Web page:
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Fat Snax’s previous packaging.
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The agency had no qualms with this constraint—"Fat Snax" was distinctive and packed with personality in a competitive space dominated by jargon. “They just ignored the entire playbook and told a different story. They didn’t beat their chests and scream ‘keto’ like every other player. Their name was Fat Snax in a category filled with brands like Perfect and Paleo Factory and Keto this-and-that—all these SEO buzzwords meant to capitalize on a trend. We didn't have to try to get them to be brave or bolder than they wanted to be at the outset, and that made a big difference,” said Fred Hart, creative director and partner at Interact.

To begin, the team conducted a competitive audit of the space—which included both mainstream cookies and their healthier counterparts. “We have two kinds of competitors, the better-for-you, protein-plus-something kind of diet foods and the satisfying, Netflix-and-chill, mainstream cookie set. Historically, the former has tasted terrible, but some consumers feel they’re worth it because they deliver on certain macronutrients. The second group seemed more exciting. The primary purpose of mainstream cookies is to taste great, and we can compete on that. Instead of carbs, we’re all about the fat—and everyone knows fat makes food taste good,” said Hemmert.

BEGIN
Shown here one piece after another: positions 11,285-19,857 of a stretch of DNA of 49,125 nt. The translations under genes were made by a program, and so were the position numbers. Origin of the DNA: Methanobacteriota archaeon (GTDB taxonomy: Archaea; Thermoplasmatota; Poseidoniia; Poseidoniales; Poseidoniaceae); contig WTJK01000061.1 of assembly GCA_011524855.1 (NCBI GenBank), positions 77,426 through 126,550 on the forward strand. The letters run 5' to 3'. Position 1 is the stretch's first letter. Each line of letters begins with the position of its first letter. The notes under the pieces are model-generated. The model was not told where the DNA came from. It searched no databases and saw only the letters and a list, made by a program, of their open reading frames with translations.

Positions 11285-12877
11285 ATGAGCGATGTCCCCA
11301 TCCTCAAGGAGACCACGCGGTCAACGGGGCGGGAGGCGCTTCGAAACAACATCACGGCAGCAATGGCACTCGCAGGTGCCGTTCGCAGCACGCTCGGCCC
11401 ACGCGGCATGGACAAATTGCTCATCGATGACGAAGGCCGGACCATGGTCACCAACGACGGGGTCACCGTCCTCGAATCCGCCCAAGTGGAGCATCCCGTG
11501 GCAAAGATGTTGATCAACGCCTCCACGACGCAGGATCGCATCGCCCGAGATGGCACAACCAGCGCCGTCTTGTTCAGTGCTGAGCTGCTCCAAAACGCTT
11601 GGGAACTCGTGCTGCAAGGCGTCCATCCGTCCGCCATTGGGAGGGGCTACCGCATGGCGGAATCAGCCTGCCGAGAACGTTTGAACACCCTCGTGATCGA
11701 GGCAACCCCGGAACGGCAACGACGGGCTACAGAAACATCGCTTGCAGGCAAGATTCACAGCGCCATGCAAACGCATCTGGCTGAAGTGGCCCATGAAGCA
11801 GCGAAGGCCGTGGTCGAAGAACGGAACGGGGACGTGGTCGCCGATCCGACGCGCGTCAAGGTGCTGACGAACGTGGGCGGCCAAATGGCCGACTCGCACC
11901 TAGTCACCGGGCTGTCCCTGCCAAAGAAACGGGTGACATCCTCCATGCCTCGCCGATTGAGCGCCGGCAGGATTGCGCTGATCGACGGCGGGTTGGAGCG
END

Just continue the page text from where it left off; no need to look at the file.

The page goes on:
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Rather than leaning into the specialty diet angle with its packaging, Fat Snax decided to take the opposite tack—appealing to a broad audience by emphasizing appetite appeal. “We wanted it to be very clear that, first and foremost, this is a cookie. It’s not some substance that’s 50% protein that just so happens to be taking the form of a cookie,” quipped Hemmert.

The brand’s decision to downplay its keto chops may seem surprising, but it was strategically savvy. Taste-centric packaging could capture mainstream cookie shoppers at the shelf while still allowing the brand to deliver targeted messaging to health-oriented consumers through digital and social channels.